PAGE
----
A couple of weeks ago, someone I know said to me, "Hey, I see that Hobart and William Smith is naming a new building for Howard Stern."
"No, no, no" I said, "not Howard Stern, Herbert Stern. Herbert J. Stern.
"Oh," she said, "well what station is he on?"
"No, no, no," I said, "he's not on any station but he used to be on the bench."
"Oh, that Herb Stern," she said. "What team did he play for again?"
I suggested that we search the Web to learn more and so we went to Google, or maybe we asked Jeeves, and we learned that if you search for Herbert J. Stern you'll find more than 55,000 entries. Some of them are for Herbert, some are for J, some for Stern. We learned a lot about a lot of things. We learned, for example, about a shipwreck and the damage done to the stern of the good ship the Herbert J.
But we also found many entries for our Herb Stern. His biography appears on a number of sites-law schools, for example, where he's given his seminars on trial advocacy. At one of those sites, I noticed that only his law school was highlighted. His undergraduate degree wasn't mentioned. Now, I know that Herb is justifiably proud of his University of Chicago law degree. In his words, "My law school training provided me with the tools of my craft." But he has also written "…it was at Hobart and William Smith that I was first exposed to the richness of human life, history, and thought." And it's that part of his education-his liberal arts education-acquired here, in the buildings around the quad, that made him not the great trial lawyer and jurist we are proud to count among our alumni, but the educated man that he is proudest to be.
That didn't just happen. Herb was challenged, and prodded, and nurtured by the men and women who taught here in the 1950s. These Colleges were blessed with a generation of scholars who came here from Harvard and the University of Chicago, for example, and bequeathed to us a legacy that remains to this day. In one form or another, for more than half a century, we have had a curriculum that stresses interdisciplinary thinking. Today, in our First Year Seminars and graduation requirements, we insist that students look at things from more than one point of view. The curriculum that defined a Hobart and William Smith education in Herb's day did that, as well. And mine, too, I might add-a few years later! For Herb, it was in the then required history and literature courses. It was there that he, as he said, first learned of the "richness of human life, history, and thought."
But there's more. It wasn't just the formal structure or the requirements. It was the teaching-so many great teachers. And it was the connection, for Herb, with one faculty member-one-who opened the door, turned on the lights, and introduced him to the richness of human experience. As it happens, that faculty member was a fellow named Frank O'Laughlin. And that connection is also missing from the biography we found on the Web site. But it was powerfully a part of Herb's education here and part of why he has remained so loyal to us. I saw first hand the utter delight that Frank took as Herb built that impressive biography over the years. And I saw the utter delight that Herb took in sharing it with his mentor and dear friend.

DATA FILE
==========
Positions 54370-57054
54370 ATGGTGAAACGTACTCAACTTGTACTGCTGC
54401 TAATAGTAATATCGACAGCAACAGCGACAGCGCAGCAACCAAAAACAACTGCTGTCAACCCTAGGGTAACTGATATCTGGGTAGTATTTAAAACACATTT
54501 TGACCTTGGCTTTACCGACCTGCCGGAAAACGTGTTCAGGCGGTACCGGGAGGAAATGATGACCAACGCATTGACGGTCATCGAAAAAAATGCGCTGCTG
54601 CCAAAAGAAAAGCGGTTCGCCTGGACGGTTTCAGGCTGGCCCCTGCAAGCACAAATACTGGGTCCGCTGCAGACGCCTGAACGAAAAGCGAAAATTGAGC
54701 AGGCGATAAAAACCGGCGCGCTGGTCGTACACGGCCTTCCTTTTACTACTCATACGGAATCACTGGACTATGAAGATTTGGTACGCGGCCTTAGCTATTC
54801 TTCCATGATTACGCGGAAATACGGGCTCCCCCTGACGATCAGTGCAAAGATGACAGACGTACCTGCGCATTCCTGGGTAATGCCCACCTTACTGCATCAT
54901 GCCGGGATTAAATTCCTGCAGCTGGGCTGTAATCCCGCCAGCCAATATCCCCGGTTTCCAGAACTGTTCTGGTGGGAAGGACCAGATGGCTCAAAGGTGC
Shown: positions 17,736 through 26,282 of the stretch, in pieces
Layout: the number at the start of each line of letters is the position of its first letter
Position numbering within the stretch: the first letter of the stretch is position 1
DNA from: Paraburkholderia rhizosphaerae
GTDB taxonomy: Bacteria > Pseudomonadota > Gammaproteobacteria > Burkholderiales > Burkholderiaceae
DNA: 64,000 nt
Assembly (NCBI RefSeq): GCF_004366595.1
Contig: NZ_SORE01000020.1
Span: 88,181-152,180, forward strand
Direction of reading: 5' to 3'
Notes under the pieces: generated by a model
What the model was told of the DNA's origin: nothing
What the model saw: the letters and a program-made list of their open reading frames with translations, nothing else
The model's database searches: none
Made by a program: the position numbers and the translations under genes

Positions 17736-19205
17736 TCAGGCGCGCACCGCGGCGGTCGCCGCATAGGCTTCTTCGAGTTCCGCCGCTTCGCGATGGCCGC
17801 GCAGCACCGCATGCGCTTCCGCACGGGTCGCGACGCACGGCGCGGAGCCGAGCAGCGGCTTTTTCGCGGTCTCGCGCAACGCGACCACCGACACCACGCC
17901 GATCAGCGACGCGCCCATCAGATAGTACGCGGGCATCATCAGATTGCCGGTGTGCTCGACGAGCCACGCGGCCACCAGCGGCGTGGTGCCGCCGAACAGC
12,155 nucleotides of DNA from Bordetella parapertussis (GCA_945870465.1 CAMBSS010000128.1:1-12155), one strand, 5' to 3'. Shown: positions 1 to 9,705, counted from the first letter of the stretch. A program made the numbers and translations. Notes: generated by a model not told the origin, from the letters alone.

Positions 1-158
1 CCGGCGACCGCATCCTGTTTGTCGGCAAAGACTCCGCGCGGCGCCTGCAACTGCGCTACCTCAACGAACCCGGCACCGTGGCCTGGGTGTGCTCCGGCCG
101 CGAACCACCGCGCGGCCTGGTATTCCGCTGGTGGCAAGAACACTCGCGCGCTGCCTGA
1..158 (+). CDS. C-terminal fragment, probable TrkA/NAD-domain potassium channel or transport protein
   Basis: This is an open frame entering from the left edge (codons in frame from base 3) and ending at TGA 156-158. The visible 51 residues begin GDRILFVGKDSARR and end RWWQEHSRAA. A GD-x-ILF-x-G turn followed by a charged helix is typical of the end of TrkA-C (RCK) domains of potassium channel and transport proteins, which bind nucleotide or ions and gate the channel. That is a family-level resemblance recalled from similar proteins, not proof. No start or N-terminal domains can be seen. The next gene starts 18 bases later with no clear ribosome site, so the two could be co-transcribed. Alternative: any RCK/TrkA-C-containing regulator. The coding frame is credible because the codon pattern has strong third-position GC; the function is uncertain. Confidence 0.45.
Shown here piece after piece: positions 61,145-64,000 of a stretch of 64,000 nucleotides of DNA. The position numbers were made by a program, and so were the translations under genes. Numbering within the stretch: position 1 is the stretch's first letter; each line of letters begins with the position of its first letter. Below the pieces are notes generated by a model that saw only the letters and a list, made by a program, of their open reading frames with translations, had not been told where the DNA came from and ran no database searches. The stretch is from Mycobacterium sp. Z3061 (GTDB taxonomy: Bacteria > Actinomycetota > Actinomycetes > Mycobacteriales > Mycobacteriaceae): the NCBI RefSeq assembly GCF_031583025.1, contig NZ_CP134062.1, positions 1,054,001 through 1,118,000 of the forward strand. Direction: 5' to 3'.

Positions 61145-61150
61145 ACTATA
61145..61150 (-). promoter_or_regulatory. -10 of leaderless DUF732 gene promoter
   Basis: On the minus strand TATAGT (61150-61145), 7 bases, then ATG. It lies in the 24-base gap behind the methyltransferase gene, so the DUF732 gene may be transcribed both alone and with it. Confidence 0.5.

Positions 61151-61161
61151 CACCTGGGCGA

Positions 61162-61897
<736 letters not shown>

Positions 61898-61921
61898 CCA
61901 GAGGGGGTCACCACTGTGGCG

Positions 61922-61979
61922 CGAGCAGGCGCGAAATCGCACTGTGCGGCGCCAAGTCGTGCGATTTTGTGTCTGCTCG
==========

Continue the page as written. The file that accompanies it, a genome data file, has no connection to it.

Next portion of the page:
This relationship of mutual respect and affection lasted for decades beyond Herb's graduation. For example, a couple of years ago, Herb helped me and others create what we've called "Frank's Books"-the invaluable scholarly collection he built over many decades which now resides on the second floor of the library. I know many of you will have a reason at some time to use those books-many of you already have. They're available to you because of Herb's generosity and because of his enduring connection to a faculty member.
Finally, I'd like to address the newest members of our community-the Classes of 2006. Hello again. Welcome-again. I said that a lot to you last year. But do you know what you said to us? Do you know what the most frequently asked question is in the admissions office? It had nothing to do with your SAT scores, you'll be glad to know. You asked us, over and over again, "Is the faculty accessible?" How do you think Herb and Frank would have answered that one? Do you see all of those people sitting in front of you-the ones in black gowns and colorful hoods, sitting under very funny hats? Someone there is waiting for you-waiting to unlock the door for you and to introduce you to the richness of human life, history, and thought. And that moment of connection may very well happen a year or so from now in one of the classrooms or offices in Stern Hall. How very lucky you are. Take advantage of it. Learn the answer to that most frequently asked question for yourselves. This faculty is here for you-as Herb Stern continued to find out more than forty years after his graduation.
I am honored to have been asked to speak today and Mark, I thank you for the opportunity. On behalf of my colleagues in the administration and on the staff I wish you all a most productive and successful year. Thank you.
Staff Response, Mara O'Laughlin, Director of Admissions
Convocation, September 3, 2002